Useful Content

Practical Wisdom for Everyday Solutions.

How to become a notary in Iowa

Understanding the Role of a Notary in Iowa

First things first, let’s understand what a notary does. As a notary in Iowa, your role is to serve as an impartial witness during the signing of important documents, helping to deter fraud and ensuring that all parties are entering agreements knowingly and willingly. Sounds pretty important, right? That’s because it is! Notaries in Iowa play a crucial role in the integrity of numerous transactions ranging from real estate deeds to power of attorney and beyond.

Eligibility Criteria

Before we get into the nitty-gritty of the process, you need to make sure you meet the eligibility criteria set by the state of Iowa. You must be at least 18 years of age, a legal resident of the United States, and have no felony convictions. In addition, if you live in a neighboring state but work or do business in Iowa, you’re also eligible. Easy enough, right?

Step-by-Step Guide to Becoming a Notary in Iowa

Now that we’ve covered the basics let’s get into the details of how to become a notary in Iowa. Buckle up; it’s going to be an informative ride!

Step 1: Complete a Notary Application

Your first step is to complete a notary application. You can find this on the Iowa Secretary of State’s website. It’s straightforward, but make sure you fill it out completely and accurately. Any discrepancies might cause delays.

Step 2: Obtain a Notary Bond

Next, you’ll need to secure a notary bond. This is a safety net that protects the public from any mistakes you might make as a notary (hey, we’re all human). The bond amount required in Iowa is $5,000. You can obtain this bond through insurance companies or bonding agencies.

Step 3: Submit Your Application

Once you have your application and bond, you’re ready to submit them to the Secretary of State’s office, along with the application fee. The fee is quite reasonable, so don’t let it scare you off!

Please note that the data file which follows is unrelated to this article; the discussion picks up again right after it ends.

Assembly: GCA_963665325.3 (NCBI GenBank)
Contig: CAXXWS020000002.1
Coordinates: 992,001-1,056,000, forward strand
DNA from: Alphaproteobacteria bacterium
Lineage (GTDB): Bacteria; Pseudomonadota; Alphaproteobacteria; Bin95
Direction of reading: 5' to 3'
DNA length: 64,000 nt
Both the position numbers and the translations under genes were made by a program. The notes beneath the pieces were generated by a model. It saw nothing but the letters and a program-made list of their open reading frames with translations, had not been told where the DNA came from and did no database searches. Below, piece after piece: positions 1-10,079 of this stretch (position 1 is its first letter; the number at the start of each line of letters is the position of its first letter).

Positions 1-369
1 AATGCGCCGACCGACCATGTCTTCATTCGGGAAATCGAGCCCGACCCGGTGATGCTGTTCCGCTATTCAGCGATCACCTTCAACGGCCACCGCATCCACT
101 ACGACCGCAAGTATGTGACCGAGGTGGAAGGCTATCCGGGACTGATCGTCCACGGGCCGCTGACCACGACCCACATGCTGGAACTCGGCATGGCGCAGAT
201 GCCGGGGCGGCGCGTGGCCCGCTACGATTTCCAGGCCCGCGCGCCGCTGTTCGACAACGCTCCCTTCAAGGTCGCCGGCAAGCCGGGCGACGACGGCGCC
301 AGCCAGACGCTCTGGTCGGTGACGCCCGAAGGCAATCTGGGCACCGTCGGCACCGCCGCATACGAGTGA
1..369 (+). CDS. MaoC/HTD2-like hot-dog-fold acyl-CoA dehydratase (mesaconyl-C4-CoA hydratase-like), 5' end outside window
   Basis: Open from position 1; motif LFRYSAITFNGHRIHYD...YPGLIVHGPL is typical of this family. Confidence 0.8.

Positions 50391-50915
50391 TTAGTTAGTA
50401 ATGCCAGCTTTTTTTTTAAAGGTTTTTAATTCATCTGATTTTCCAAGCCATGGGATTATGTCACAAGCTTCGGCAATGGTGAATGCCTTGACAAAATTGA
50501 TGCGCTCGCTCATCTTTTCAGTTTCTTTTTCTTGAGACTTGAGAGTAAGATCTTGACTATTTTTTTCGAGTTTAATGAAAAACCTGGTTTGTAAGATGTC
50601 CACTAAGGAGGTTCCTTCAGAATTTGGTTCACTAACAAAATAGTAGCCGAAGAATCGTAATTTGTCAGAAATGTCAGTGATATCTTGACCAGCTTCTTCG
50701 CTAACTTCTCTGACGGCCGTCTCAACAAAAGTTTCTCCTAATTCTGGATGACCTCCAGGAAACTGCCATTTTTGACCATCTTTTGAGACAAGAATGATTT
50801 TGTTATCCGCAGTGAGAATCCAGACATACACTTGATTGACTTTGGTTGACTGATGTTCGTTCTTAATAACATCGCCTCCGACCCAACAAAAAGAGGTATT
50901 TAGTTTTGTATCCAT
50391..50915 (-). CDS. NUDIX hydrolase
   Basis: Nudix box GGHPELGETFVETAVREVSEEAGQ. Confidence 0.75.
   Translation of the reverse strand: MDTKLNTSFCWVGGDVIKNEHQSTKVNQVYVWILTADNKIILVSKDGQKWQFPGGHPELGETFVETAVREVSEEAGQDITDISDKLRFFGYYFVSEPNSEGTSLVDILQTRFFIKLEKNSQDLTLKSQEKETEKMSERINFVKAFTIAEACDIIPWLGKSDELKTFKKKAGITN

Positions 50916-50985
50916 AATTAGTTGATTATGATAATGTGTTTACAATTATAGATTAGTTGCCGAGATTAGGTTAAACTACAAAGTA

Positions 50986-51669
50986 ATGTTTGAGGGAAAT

Step 4: Await Your Commission

After submission, all you have to do is wait for your notary commission to be issued. This doesn’t take too long, so keep an eye on your mailbox.

Training and Education

While Iowa does not mandate training or education for notaries, it’s highly recommended. Knowing the laws and having confidence in your role can make a big difference in how effectively you serve. Numerous organizations offer courses, both online and in-person, to get you up to speed.

Maintaining Your Notary Commission

Once you’ve received your commission, congrats! However, the job’s not finished. Maintaining your status involves keeping up with any changes in laws, renewing your bond, and reapplying for your commission every four years. Stay proactive, and you’ll find maintaining your notary status in Iowa to be a breeze.


How long does it take to become a notary in Iowa?

It varies, but once you’ve submitted your application, you should receive your commission in about 4-6 weeks.

Is there a test to become a notary in Iowa?

No, Iowa does not require a test to become a notary. However, brushing up on the laws and best practices is always a good idea.

How much does it cost to become a notary in Iowa?

Between the application fee, bond, and any optional training courses, you can expect to invest around $100-$150 to get started.

Can I perform notary services in other states?

Typically, your notary commission only allows you to perform services within Iowa, but rules can vary, so checking with neighboring states is wise if you’re interested.

Do I need to renew my notary commission in Iowa?

Yes, your notary commission is valid for four years in Iowa, after which you’ll need to reapply and secure a new bond.

There you have it, a comprehensive guide on how to become a notary in Iowa. It might seem like a lot at first glance, but when you break it down, it’s quite a straightforward process. Take it step by step, and before you know it, you’ll be serving as an official notary in the beautiful state of Iowa. Good luck!

James Burnside
Latest posts by James Burnside (see all)

Leave a Reply

Your email address will not be published. Required fields are marked *